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From Farming to "Pharming". Risks and Policy Challenges of Third Generation GM Crops


  • Armin Spörk


Commercial and academic activities in the production of pharmaceuticals or other substances of industrial interests from genetically modified plants, i.e. molecular farming, have so far centred in the USA and Canada. Recent increases in EU activities and the proximity to market stage of the first plant-made pharmaceuticals, some of which from EU based companies, represent a call to action for EU regulators. Drawing on the North American debate on molecular farming it will be argued that both the rationale of and the risk issues associated with molecular farming will differ significantly from those of first generation GM crops. Based on these differences, the suitability of the existing regulatory framework, which essentially was developed in response to the arrival of insecticide and herbicide tolerant crops for food and feed use, is discussed. Possible options for adapting the already complex EU regulatory system to cater for molecular farming are examined. It will be argued that the policy challenges posed will inevitably spark a broader public debate. As an issue for debate, molecular farming is located at two crossroads: of the risk debate on agricultural biotechnology and the sustainability debate on renewables and greening of industry and of red and green biotechnology. Complex scientific, technical and legal issues, new issues at stake and a new pattern of actors are likely to give EU regulators a difficult time.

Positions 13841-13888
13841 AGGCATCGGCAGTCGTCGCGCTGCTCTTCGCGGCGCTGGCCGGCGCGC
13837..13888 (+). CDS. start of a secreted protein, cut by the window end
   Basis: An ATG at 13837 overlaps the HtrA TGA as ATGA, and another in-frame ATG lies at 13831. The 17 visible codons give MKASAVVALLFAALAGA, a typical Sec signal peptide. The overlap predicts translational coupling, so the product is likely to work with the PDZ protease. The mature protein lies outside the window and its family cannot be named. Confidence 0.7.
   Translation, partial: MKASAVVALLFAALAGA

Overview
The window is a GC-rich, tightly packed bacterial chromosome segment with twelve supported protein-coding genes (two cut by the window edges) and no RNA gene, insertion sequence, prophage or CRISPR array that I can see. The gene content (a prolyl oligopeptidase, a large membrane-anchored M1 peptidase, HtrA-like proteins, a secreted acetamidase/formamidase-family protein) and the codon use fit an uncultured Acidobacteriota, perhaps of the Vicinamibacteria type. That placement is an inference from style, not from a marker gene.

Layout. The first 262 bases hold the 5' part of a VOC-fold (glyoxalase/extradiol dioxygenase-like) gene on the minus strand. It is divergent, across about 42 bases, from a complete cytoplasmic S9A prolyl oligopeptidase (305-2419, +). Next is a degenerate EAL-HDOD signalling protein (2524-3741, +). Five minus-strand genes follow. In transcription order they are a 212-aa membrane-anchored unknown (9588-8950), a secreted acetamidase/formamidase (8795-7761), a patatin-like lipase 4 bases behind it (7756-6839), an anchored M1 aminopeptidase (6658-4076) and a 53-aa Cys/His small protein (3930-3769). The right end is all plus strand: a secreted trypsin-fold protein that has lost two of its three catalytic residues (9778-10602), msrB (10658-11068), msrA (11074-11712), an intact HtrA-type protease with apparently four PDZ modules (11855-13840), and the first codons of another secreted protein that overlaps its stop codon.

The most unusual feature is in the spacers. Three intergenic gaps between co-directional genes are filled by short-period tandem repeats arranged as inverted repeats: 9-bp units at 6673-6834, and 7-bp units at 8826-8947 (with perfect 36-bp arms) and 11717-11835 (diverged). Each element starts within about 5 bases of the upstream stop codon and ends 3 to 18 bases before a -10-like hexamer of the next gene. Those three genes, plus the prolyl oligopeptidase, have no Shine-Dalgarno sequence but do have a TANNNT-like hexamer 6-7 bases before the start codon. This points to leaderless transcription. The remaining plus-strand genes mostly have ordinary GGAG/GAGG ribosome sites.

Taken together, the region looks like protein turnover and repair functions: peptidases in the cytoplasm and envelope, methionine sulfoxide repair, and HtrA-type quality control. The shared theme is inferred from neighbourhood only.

Suggested Citation

  • Armin Spörk, 2006. "From Farming to "Pharming". Risks and Policy Challenges of Third Generation GM Crops," ITA manu:scripts 06_06, Institute of Technology Assessment (ITA).
  • Handle: RePEc:ita:itaman:06_06

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    References listed on IDEAS

    1. Stephen Graham, 2004. "Postmortem city," City, Taylor & Francis Journals, vol. 8(2), pages 165-196, July.
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